In tribute to Marie Berg and other community leaders who came before us
by Donald H. Harrison in San Diego
Adventures in San Diego Jewish History:
December 30, 1949: Episcopalian Rector Invites Cantor To Participate in Midnight Mass
December 30, 1949: S.D. Lasker Lodge Bnai Brith Installation Set For January 8
December 30, 1949: Congregation Tifereth Israel

Thursday, September 4, 2008 (Vol. 2. No. 213)
Unlike Americans, Israeli families of politicians usually stay out of limelight by Ira Sharkansky in Jerusalem
Rabbi overcomes odds in Italy’s south by Karen Primack in Serrastretta, Italy
San Diego/Tijuana
American Reform group grows in Mexico by Gerry Greber in Tijuana, Mexico
Please actively support San Diego Jewish World~
ways you can help
Adventures in San Diego Jewish History
—December 30, 1949: Tifereth Israel Junior League
—December 30, 1949: Council Nominates Officers for 1950:
—December 30, 1949 Memorial Altar Fund Drive Progressing
—December 30, 1949: Rabbi Cohn To Review ‘Why Jesus Died’
All is Vanities at Pasadena Playhouse by Cynthia Citron in Pasadena, California
Thursdays With the Songs of Hal Wingard
American Dream
Golden Shore
The Two Dollar Diamond

Wednesday, September 3, 2008 (Vol. 2, No. 212)
Children try to persuade parents to make aliyah from war-torn Georgia by Idan Peysahovich
Special Report: Internet AntiSemitism
by Debora Stone in Canberra, Australia
The Jews Down Under, a roundup of Australian Jewish news
by Garry Fabian in Melbourne:
Year-long Israel odyssey inspires teacher
NSW Premier announces security funding boost
ECAJ President named to Claims Conference
MP petitions Deputy Prime Minister to ban blog
ADC calls for action against broadcasts
—Western Australian Jewish Community expands

Central Synagogue feted with a grand concert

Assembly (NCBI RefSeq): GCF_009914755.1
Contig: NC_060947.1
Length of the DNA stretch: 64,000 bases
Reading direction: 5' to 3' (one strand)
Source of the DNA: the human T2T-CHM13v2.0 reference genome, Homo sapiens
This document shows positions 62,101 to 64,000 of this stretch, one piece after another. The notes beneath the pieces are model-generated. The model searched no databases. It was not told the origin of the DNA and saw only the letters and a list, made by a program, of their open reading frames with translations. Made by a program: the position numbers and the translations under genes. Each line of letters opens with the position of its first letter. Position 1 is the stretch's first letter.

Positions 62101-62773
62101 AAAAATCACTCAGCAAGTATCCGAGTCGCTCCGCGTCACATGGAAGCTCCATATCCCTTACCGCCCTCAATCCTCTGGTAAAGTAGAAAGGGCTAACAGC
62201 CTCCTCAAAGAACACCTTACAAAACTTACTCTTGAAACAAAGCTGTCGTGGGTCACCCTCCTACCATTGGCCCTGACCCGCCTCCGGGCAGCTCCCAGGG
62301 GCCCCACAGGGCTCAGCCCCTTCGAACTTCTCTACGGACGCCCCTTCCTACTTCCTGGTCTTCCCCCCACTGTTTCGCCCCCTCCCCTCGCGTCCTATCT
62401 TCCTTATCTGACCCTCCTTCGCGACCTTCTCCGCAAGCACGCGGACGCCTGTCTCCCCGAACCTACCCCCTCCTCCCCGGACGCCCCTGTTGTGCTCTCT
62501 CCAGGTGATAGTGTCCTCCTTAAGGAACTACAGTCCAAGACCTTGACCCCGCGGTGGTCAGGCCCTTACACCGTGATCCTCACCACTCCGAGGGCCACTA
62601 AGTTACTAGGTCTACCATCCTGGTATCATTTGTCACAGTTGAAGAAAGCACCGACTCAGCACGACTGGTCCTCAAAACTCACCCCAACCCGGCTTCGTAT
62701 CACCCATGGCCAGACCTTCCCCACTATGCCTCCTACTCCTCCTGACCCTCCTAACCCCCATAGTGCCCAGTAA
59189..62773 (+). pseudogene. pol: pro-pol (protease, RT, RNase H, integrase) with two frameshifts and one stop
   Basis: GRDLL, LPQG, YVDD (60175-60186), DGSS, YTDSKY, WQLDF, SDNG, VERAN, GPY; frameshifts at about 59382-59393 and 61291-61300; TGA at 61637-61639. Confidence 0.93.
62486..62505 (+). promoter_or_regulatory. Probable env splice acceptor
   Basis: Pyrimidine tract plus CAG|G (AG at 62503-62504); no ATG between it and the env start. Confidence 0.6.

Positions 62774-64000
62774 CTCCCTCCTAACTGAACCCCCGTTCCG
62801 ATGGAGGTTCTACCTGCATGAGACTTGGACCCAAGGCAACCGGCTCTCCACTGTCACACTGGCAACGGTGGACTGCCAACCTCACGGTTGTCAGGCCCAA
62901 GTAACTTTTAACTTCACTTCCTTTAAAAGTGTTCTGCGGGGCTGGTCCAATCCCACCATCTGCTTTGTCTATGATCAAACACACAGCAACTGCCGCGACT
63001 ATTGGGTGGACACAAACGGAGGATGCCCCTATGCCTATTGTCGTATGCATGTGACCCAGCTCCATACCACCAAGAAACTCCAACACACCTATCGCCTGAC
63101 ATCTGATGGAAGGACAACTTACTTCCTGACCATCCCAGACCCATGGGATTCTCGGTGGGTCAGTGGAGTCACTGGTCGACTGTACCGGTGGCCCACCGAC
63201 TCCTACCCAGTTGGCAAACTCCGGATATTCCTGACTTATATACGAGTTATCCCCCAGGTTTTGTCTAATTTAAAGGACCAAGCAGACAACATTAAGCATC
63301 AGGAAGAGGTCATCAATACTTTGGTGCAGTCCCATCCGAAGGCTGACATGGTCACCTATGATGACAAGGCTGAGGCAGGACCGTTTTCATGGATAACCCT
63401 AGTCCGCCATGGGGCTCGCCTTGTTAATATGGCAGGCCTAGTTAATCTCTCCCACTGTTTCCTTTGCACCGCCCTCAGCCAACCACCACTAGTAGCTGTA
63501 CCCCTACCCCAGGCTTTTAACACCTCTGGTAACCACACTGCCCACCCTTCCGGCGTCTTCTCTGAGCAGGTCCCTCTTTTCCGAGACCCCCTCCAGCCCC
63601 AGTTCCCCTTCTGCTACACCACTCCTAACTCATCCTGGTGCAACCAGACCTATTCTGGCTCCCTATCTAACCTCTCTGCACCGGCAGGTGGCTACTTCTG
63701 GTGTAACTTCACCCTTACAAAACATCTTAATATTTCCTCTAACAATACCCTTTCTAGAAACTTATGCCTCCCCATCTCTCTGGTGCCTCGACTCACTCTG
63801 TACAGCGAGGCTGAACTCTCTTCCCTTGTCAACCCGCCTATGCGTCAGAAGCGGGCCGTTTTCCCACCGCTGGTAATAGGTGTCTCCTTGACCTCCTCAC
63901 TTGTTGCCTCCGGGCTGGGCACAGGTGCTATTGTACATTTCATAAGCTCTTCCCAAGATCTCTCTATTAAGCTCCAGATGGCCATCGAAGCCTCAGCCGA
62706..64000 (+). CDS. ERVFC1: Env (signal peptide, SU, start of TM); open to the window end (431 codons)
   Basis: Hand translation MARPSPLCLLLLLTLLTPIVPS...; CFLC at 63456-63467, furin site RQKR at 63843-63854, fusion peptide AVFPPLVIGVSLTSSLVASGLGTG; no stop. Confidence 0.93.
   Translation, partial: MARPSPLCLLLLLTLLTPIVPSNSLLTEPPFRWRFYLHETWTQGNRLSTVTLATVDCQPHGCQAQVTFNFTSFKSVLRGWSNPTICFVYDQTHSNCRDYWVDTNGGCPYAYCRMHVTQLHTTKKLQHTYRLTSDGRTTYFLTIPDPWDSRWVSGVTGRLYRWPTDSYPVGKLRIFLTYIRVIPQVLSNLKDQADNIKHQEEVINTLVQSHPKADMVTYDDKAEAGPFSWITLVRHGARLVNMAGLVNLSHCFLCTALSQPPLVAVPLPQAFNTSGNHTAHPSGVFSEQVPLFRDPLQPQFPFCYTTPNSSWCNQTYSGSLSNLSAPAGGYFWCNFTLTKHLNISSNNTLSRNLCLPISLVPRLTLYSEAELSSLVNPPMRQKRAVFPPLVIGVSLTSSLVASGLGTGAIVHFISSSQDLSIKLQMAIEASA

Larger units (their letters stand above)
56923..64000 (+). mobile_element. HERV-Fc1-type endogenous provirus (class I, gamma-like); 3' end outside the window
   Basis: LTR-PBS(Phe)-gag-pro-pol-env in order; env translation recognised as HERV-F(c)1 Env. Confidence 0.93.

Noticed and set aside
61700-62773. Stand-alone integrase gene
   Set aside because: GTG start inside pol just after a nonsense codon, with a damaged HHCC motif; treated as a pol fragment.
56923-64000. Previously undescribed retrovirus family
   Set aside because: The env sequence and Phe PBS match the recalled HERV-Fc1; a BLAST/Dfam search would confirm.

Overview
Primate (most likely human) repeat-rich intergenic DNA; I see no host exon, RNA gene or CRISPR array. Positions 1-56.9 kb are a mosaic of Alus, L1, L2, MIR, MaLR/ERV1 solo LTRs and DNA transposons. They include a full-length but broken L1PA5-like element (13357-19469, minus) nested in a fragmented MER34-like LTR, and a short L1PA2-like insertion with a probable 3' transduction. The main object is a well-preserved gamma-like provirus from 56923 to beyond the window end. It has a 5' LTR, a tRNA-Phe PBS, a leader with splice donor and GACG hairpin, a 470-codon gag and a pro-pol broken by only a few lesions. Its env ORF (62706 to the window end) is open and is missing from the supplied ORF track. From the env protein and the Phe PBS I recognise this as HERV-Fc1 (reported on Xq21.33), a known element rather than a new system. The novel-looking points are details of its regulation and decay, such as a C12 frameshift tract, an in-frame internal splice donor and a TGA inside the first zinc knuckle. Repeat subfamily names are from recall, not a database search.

Local lobby group apologizes
San Diego County
Neo-Nazi graffiti again plagues Ner Tamid by Donald H. Harrison in Poway, California
San Diego Jewish History
Adventures in San Diego Jewish History:
—December 30, 1949: J.C.R.A. by Anna Brooks
—December 30, 1949:Congregation Beth Jacob
—December 30, 1949:Beth Jacob Ladies Auxiliary
—December 30, 1949: Tifereth Israel Sisterhood
The Actors’ Gang brings the dead to life
by Cynthia Citron in Culver City, California

Tuesday, September 2, 2008 (Vol. 2, No. 211)
Problems in U.S., Israel known; likely responses of leading candidates aren't
by Ira Sharkansky in Jerusalem
Unusual ceremonies scheduled for Ramadan in Jerusalem and lifesaving at the Dead Sea
by Judy Lash Balint in Jerusalem
San Diego County
Congregation Beth Am picnics on the green
by Donald H. Harrison in San Diego
One of Jewish San Diego's favorite columnists walks—and writes!—again
It's Gert Thaler in San Diego
San Diego Jewish History
Adventures in San Diego Jewish History:
— December 30, 1949:Jewish War Veterans of the United States
by Binnie Brooks
— December 30, 1949:San Diego Birdie Stodel B’nai Brith Chapter No. 92 by Bess Borushek
— December 30, 1949:Senior Pioneer (Negba) Club
— December 30, 1949: Hadassah
Music of Our People,
a collection of Jewish songs performed by Cantor Sheldon Merel of San Diego, debuts today on San Diego Jewish World with Adon Olam

Monday, September 1, 2008 (Vol. 2,No. 210)
Interfaith dialogue best at grassroots level
Rabbi Dow Marmur in Toronto, Canada
Souvenirs not from U.S., Israel, but China by Donald H. Harrison in San Diego
Eco-activists rob U.S. of 'can-do' spirit by Sheila Orysiek in San Diego
Arrival of family from Israel prompts the brit debate: who should do it and where? by Carol Davis in San Diego
Nike's 'Human Race' went well for red-shirted 10k runners in Tel Aviv
by Ulla Hadar in Tel Aviv
San Diego Jewish History

—December 30, 1949: Life Begins for Rabbi Cohn
—December 39, 1949: Community Center Soccer Team
—December 30, 1949: Chaim Weizmann Labor Zionist Organization
—December 30, 1949:
San Diego Hebrew Home Auxiliary